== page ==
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Statistical consideration of nonrandom treatment applications reveal region-wide benefits of widespread post-fire restoration action

Accurate predictions of ecological restoration outcomes are needed across the increasingly large landscapes requiring treatment following disturbances. However, observational studies often fail to account for nonrandom treatment application, which can result in invalid inference. Examining a spatiotemporally extensive management treatment involving post-fire seeding of declining sagebrush shrubs across semiarid areas of the western USA over two decades, we quantify drivers and consequences of selection biases in restoration using remotely sensed data. From following more than 1,500 wildfires, we find treatments were disproportionately applied in more stressful, degraded ecological conditions. Failure to incorporate unmeasured drivers of treatment allocation led to the conclusion that costly, widespread seedings were unsuccessful; however, after considering sources of bias, restoration positively affected sagebrush recovery. Treatment effects varied with climate, indicating prioritization criteria for interventions. Our findings revise the perspective that post-fire sagebrush seedings have been broadly unsuccessful and demonstrate how selection biases can pose substantive inferential hazards in observational studies of restoration efficacy and the development of restoration theory.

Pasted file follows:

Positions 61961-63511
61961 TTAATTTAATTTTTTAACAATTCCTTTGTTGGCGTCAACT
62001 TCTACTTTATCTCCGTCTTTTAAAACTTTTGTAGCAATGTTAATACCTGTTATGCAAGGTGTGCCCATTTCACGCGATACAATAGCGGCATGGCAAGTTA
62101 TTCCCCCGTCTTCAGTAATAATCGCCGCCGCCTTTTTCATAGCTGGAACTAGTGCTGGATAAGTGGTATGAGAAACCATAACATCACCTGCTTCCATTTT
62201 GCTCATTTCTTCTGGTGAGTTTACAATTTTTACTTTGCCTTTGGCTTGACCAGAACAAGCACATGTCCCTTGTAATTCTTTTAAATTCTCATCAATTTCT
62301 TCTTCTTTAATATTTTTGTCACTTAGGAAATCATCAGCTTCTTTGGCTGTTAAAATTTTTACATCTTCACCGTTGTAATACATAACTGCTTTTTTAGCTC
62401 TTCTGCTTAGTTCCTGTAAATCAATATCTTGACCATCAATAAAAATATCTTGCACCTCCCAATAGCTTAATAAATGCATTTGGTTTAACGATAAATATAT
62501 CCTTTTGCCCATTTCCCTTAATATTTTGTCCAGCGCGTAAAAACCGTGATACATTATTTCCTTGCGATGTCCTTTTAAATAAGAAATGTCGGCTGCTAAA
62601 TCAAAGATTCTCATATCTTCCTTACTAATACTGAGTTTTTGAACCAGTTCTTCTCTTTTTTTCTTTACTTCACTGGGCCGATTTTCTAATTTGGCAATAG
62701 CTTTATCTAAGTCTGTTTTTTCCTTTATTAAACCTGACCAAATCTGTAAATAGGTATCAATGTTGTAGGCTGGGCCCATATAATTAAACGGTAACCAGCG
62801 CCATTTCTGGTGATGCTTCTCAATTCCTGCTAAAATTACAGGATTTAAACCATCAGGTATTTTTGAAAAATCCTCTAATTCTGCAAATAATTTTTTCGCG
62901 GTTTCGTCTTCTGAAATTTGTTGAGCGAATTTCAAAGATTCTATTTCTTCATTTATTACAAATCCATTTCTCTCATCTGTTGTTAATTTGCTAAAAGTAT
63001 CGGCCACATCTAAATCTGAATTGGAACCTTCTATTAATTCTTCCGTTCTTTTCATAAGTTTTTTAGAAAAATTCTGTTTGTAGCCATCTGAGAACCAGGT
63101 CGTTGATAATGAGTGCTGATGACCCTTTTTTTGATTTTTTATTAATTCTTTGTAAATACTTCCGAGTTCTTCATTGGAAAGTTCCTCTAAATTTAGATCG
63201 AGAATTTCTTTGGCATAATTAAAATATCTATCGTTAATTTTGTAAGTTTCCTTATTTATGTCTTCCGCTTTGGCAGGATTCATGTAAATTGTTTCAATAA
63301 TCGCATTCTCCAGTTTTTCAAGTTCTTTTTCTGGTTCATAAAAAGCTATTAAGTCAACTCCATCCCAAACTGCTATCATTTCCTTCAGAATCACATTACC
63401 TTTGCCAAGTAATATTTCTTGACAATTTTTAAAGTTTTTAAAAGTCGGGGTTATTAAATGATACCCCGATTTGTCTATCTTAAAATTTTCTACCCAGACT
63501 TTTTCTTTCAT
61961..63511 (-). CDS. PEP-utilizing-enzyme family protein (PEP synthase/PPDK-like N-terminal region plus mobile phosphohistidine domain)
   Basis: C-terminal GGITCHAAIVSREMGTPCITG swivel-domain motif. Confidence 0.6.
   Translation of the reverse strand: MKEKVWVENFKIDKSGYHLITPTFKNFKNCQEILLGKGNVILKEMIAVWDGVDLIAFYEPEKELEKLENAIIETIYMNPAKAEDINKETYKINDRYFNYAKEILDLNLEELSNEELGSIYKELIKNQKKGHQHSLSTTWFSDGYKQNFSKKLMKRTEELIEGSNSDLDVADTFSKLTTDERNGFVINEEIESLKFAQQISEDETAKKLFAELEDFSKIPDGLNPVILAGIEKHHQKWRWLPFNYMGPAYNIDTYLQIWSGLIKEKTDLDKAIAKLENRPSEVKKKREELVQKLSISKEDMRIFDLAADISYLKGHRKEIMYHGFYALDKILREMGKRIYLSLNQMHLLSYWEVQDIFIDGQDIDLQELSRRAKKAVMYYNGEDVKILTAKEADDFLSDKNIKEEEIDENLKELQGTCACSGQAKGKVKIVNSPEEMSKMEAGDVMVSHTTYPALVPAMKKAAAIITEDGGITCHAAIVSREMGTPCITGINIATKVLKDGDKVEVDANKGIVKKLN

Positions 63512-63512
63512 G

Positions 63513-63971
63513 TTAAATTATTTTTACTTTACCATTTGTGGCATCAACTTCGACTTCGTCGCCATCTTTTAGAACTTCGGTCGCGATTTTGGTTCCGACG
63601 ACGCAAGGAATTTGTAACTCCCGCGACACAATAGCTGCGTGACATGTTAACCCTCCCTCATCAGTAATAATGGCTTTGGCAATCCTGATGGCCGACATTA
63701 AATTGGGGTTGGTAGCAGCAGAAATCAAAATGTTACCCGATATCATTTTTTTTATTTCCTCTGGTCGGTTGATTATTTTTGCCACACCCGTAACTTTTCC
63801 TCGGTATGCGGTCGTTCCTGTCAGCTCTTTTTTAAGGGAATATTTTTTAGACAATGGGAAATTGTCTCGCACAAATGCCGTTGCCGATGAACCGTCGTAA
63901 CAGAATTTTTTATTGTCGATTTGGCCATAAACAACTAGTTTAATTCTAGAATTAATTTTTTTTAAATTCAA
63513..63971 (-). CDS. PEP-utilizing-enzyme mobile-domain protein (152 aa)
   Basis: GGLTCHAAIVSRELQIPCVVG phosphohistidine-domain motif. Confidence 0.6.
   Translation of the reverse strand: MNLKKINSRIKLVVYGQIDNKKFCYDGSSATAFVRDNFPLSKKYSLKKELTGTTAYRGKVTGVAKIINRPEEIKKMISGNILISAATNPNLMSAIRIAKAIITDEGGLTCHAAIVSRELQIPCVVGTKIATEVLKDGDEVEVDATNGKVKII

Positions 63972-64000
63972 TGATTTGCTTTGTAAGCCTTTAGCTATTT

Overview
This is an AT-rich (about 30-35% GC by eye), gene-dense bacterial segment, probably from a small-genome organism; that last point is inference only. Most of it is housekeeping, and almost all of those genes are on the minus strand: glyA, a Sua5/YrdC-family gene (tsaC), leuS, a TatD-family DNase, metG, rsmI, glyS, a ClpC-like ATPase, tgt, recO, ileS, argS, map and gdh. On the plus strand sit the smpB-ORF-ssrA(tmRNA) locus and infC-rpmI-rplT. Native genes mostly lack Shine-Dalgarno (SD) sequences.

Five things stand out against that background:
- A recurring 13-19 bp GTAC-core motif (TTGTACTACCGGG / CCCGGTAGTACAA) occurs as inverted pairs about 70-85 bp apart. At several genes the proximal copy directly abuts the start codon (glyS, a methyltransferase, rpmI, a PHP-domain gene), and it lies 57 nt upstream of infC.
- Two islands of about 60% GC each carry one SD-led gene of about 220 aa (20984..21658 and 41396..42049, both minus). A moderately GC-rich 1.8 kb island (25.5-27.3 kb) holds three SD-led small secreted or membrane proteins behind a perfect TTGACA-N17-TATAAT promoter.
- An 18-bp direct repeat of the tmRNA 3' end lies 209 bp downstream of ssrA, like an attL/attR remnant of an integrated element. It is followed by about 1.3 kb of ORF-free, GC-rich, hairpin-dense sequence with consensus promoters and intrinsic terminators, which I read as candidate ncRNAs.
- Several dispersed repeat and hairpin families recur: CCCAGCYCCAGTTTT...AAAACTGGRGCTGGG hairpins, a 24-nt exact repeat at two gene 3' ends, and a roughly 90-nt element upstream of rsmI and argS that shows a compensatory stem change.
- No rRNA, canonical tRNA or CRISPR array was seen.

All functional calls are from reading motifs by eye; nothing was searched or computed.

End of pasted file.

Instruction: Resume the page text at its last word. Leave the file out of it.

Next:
Data Use
Creative Commons Zero v1.0 Universal (CC0 v1.0)
Recommended Citation
Simler-Williamson A, Germino M. 2022. Statistical consideration of nonrandom treatment applications reveal region-wide benefits of widespread post-fire restoration action [Dataset]. Dryad.

US National Science Foundation and Idaho EPSCoR: OIA-1757324
US National Science Foundation: DBI-2010868
Southwest Climate Adaptation Center
Northwest and North Central Climate Adaptation Centers

Release Date
English (United States)
Allison B. Simler-Williamson and Matthew Germino
Contact Name
Allison Simler Williamson
Contact Email
Public Access Level
Data available on:: 
Friday, May 20, 2022